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Doctoral thesis2021Open access

Lipid production from lignocellulosic material by oleaginous yeasts

Brandenburg, Jule


Oleaginous yeasts are a potential lipid source for production of fuels, chemicals and food or feed and use of lignocellulosic biomass as feedstock is considered a sustainable approach. Pre-treatment of lignocellulose is required to release the major carbon sources, glucose, xylose and other sugars for lipid production by oleaginous yeasts, but also releases inhibitory compounds. Aim of this thesis was to examine the potential for producing lipids from different lignocellulosic substrates using oleaginous yeasts and to develop analytical methods for monitoring the kinetics of lipid accumulation, as a basis for further investigations of physiological differences in oleaginous yeasts on different substrates. Investigations of 29 different oleaginous yeast strains revealed considerable differences in xylose utilisation capacity, even among very closely related strains. Some strains were very efficient in accumulating lipids from all carbon sources in lignocellulose hydrolysate, others showed no or only weak growth on xylose and in one case intracellular lipid degradation during consumption of xylose was observed. Further investigation demonstrated that it is possible to combine furfural production from hemicellulose and microbial lipid or ethanol production from the cellulose fraction of wheat straw material. An investigation of lipid production from birch wood hemicellulose containing high amounts of xylose and acetic acid revealed that by establishing a pH-regulated feeding strategy, acetic acid could be utilised as an additional carbon source and no growth inhibition was observed. Target parameters when studying lipid-accumulating yeasts are intracellular lipid content and lipid profile. However, classical extraction-based analytical methods are time- and workintensive. Therefore, a non-invasive method based on high-throughput Fourier transform infrared (FTIR) spectroscopy was established. Overall, large diversity among oleaginous yeasts was revealed, especially when converting xylose. Promising strains for lipid production from different substrates were identified, providing a baseline for further studies on the physiology of oleaginous yeasts and on biotechnological production of microbial lipids.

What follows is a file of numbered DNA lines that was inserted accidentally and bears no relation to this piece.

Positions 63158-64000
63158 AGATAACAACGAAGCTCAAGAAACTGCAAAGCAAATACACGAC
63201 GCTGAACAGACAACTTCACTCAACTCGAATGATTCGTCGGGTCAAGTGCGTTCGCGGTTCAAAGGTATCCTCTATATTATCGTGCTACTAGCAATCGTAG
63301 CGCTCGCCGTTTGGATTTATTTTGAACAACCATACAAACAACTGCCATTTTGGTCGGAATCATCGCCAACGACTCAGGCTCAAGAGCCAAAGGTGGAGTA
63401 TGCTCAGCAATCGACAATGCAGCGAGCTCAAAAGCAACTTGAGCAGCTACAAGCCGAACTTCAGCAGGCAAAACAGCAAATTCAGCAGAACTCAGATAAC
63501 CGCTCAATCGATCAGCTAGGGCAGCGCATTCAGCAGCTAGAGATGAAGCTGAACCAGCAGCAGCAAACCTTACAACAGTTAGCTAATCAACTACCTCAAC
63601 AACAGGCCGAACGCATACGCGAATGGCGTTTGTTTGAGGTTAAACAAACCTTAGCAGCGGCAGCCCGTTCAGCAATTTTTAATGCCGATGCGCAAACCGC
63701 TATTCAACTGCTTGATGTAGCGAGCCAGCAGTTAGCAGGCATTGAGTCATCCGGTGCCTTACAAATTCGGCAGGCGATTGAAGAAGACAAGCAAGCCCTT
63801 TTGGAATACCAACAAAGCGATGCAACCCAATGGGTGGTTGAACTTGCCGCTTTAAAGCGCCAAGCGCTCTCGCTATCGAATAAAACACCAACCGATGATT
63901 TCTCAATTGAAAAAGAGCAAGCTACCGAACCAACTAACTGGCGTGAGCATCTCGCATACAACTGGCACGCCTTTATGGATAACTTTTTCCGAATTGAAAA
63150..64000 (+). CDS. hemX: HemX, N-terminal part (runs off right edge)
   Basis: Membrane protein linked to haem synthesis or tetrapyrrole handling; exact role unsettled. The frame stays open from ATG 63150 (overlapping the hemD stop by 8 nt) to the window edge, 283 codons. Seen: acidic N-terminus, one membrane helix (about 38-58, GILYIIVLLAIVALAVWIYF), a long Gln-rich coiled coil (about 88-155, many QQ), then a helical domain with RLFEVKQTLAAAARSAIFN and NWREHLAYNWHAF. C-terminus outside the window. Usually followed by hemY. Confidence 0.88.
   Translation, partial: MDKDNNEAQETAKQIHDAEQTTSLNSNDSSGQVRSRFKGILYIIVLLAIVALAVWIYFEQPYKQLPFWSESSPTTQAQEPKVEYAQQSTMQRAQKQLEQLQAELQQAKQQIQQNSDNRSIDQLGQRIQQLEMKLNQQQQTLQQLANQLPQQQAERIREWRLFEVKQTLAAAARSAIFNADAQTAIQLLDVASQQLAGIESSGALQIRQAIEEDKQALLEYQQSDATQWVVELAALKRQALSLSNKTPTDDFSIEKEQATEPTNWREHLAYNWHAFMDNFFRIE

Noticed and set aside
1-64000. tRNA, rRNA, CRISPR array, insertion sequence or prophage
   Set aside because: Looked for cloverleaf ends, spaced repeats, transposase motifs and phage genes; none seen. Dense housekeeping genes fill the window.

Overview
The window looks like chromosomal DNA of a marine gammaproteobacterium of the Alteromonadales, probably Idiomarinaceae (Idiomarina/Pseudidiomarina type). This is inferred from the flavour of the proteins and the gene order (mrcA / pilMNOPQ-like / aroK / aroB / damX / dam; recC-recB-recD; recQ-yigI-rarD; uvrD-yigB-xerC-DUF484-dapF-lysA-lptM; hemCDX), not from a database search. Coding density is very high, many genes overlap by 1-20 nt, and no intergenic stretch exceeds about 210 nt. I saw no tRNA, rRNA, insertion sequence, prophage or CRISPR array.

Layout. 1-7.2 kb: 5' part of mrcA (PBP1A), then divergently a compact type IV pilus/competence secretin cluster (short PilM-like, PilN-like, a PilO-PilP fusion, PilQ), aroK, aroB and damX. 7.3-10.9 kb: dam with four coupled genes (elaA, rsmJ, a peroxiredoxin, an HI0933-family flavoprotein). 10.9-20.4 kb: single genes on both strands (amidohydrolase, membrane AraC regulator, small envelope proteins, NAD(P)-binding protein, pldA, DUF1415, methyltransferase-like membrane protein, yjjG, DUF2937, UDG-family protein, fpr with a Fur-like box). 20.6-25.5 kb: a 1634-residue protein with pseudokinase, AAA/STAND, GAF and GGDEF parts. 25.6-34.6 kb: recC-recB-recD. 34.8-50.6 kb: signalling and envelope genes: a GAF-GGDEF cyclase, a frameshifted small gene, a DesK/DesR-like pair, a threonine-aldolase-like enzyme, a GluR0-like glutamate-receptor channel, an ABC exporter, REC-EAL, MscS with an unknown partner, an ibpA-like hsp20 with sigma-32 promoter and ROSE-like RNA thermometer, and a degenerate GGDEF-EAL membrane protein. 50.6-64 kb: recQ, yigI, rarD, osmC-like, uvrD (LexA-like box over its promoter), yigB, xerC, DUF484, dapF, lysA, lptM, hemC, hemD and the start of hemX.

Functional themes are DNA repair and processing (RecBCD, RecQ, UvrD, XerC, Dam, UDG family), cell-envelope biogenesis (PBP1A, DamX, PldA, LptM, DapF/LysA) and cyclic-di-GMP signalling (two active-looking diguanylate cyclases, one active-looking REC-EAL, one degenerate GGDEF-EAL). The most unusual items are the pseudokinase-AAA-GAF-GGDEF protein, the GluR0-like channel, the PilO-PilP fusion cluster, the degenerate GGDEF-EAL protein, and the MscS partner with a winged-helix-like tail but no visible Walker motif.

microbial lipids; FTIR; lipid extraction; hydrolysate; biorefinery

Published in

Acta Universitatis Agriculturae Sueciae
2021, number: 2021:30ISBN: 978-91-7760-738-0, eISBN: 978-91-7760-739-7
Publisher: Department of Molecular Sciences, Swedish University of Agricultural Sciences

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